The Unsent project by Rora Blue 

The Unsent project is a collection of text messages submitted under the prompt  “State your first loves name and type what you would say if you sent them a text message. Also include the color that you think of when you think of your first love”.

The submissions are used in collages which are visual representations of the diversity and unmistakable similarities between submitters feelings toward their first loves. The submissions are also created into stickers that can be purchased and are put up everywhere for the public to read.

The Unsent Project allows people to say what they want to say to their first love while remaining anonymous. It also provides insight to the question “what color do people see love in?”

Sam Winston – Dictionary Story

My work often focuses on how we use language – from the order we read words to the shape the pages take. I look at existing books – such as dictionaries, timetables and children’s stories – and see if I can make new narratives from them. Written and designed by the artist. 24pp concertina set in Times Roman and printed offset litho on 170gsm Storafine paper in white cloth cover with olive-green cloth slipcase, 35 x 13 cms The edition is limited to 100 signed copies.

A giant typographic installation named CNJPUS TEXT by Japanese artist Ryo Shimizu, sees typography take centre stage in a gallery environment. This 15 foot by 41 foot installation showcases what perhaps an Asian/English hybrid font might look like. A staggering 2,500 words painted by the artist scatter onto the floor bringing the flat artwork to life. The words are actually a hybrid of Roman and Chinese characters and the artist explains that the exhibition is actually ‘about Japan’s culture of appropriation, in which everything originates from somewhere else.’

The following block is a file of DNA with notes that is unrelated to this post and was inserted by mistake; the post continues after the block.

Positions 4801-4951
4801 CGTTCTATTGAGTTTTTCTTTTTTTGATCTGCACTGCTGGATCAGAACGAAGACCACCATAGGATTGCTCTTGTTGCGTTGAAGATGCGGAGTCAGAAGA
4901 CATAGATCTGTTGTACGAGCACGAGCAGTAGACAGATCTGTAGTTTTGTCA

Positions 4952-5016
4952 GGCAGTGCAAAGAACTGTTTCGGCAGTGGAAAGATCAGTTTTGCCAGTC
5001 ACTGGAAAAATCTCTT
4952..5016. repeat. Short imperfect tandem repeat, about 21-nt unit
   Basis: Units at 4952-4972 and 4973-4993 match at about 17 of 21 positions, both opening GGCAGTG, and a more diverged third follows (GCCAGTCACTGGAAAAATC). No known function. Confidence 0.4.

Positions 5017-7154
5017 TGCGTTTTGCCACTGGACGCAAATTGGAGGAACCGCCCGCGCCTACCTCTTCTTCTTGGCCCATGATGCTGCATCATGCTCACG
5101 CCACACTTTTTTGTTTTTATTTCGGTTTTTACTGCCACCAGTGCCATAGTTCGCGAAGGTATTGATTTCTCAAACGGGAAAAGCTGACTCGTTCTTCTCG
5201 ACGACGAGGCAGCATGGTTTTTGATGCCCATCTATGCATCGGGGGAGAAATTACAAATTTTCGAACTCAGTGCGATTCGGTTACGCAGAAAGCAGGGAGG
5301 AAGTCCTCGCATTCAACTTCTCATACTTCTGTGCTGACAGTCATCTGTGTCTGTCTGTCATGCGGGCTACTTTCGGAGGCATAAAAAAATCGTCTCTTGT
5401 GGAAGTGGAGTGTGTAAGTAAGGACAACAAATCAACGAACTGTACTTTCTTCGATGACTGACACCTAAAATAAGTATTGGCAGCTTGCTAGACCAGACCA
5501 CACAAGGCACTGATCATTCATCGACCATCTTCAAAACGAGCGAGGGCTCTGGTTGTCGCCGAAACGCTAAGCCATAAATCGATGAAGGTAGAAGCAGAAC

Bilingual book Connect done by Albert Tang for The Institute of History and Philology (IHP) of Academia Sinica in Taiwan. 

I like the sepia tone of the images he’s used and the layout for the ephemera. Not a big fan of the layout in the book though. 

one of my ideas is to use a trapezium layout for my magazine spread. I came out with using a trapezium as the length of the text would increase gradually as it goes down the page. So I thought it would represent how you could ‘decode’ Irma Boom. As you go down the page, you get to know more about her and it reveals her confidence/boldness/unconventionality in her work. 

Trapeziums are also rarely used in magazine designs so it’s another point to reflect her duality/unconventionality in designing.  

Considering Irma Boom’s contracting/opposing personalities(?) I realized she has a contrasting/opposing style and personality. Her works are amazing, bold and daring, one of a kind, yet she’s a really shy person. She rarely looks at her audience when she gives a presentation/speech. She fidgets with the pages, corner of her books and has quite a lot of hand gestures when she gives a presentation. She herself also mentioned that she had her hair down and covered her face while she was working at the government printing office. Seeing this contrast in her personality and work, it’s like she’s a completely different person when she works. 

I looked into ways to present this dilemma, and thought of arrows pointing in opposite direction. I tried to arrange the text and images as if they are going in different directions (-> <-). I thought the layout looks quite interesting, but it would be quite difficult to fit all of the text in. It’s rather hard to read as well. 

Having presented this in my presentation, Sally gave me some feedback on this. I agree with her that there’s too much text in it.